NEW YORK, Oct 4 (Reuters Breakingviews) - It’s no surprise that presidents, prime ministers and one king have used secretive offshore financial arrangements. Jordan’s King Abdullah and Czech Republic Prime Minster Andrej Babis are among those mentioned in the massive Pandora Papers document leak to the International Consortium of Investigative Journalists. As with the recent exposé by the Wall Street Journal contrasting Facebook’s (FB.O) public statements and inner workings, though, it helps to bolster perceptions with facts.
Activities involving disclosure-shy regimes from the Seychelles to South Dakota, as disclosed in the Pandora Papers, aren’t illegal in themselves. Nor is their facilitation by intermediaries such as Morgan Stanley (MS.N) and Baker & McKenzie. They can, however, be used to hide wealth, including from tax collectors. Many of those named deny wrongdoing read more . If there is any, though, the 3 terabytes of data scoured by the ICIJ should help find it.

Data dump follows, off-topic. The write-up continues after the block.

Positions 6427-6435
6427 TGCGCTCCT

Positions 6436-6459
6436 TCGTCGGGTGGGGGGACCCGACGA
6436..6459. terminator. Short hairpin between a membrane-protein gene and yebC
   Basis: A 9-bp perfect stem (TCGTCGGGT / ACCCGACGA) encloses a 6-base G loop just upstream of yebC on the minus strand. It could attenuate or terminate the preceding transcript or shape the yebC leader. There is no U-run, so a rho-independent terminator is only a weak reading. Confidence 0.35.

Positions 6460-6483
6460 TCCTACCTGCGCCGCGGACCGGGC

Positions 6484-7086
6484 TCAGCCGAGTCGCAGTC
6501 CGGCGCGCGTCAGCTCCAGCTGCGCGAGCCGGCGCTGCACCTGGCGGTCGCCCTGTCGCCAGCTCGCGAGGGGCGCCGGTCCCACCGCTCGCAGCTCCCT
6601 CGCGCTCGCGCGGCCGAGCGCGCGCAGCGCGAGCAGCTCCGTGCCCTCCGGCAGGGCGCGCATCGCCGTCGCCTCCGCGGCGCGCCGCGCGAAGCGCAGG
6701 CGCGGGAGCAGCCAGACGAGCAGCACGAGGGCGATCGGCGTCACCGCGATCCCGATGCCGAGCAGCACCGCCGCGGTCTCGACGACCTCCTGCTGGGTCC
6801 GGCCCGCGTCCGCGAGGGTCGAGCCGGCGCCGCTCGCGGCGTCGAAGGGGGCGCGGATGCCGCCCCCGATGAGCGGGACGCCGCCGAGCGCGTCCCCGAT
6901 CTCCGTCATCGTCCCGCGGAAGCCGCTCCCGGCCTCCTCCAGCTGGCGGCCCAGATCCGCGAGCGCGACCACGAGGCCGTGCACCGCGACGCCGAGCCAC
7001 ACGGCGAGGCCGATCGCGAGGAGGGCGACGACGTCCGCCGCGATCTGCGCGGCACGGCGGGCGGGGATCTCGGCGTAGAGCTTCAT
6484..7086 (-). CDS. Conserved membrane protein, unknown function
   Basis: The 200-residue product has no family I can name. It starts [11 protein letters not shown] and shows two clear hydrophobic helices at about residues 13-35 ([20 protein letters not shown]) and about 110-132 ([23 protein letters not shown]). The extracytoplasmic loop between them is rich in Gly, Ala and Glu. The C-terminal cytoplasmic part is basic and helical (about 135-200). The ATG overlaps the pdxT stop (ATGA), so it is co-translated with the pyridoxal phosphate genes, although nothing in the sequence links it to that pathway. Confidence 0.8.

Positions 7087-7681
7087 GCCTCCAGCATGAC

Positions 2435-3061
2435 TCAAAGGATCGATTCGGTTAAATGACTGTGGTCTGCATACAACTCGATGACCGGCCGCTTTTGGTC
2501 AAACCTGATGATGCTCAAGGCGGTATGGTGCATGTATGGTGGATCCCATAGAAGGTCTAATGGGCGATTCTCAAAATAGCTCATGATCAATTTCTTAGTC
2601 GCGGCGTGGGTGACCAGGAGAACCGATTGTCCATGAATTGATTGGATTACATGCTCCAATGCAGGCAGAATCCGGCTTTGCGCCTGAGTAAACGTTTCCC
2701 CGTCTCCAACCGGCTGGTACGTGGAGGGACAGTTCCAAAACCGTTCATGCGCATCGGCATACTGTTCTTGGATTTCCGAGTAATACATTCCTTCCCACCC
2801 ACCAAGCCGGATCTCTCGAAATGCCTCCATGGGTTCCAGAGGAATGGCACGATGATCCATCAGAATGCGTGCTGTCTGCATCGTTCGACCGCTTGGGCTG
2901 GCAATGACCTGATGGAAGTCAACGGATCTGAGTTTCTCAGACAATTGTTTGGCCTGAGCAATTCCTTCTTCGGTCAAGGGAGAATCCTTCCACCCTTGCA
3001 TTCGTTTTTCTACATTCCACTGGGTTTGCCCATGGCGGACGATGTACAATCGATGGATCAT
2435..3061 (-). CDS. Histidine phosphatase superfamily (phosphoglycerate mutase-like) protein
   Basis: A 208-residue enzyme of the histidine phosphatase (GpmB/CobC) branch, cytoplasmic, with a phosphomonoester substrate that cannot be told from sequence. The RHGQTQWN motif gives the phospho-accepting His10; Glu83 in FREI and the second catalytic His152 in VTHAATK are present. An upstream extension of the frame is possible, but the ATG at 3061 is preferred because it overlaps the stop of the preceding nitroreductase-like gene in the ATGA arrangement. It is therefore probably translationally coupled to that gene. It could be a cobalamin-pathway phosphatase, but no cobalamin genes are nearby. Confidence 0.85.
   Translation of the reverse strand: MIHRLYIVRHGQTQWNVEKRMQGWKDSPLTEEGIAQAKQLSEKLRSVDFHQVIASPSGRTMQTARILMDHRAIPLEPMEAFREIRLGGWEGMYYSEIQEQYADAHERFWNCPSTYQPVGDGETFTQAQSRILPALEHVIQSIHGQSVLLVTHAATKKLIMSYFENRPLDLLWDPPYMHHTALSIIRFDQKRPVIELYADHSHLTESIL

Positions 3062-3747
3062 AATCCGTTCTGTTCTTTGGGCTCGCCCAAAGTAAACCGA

That’s also what the Facebook data drop might achieve. The social network knows its platform can cause harm. It says it tries to mitigate negative effects. But business goals and a rosy self-image get in the way. Detailed documentation can cut through the spin on all sides. The test – of either leak – will be whether it brings improvements. (By Richard Beales)
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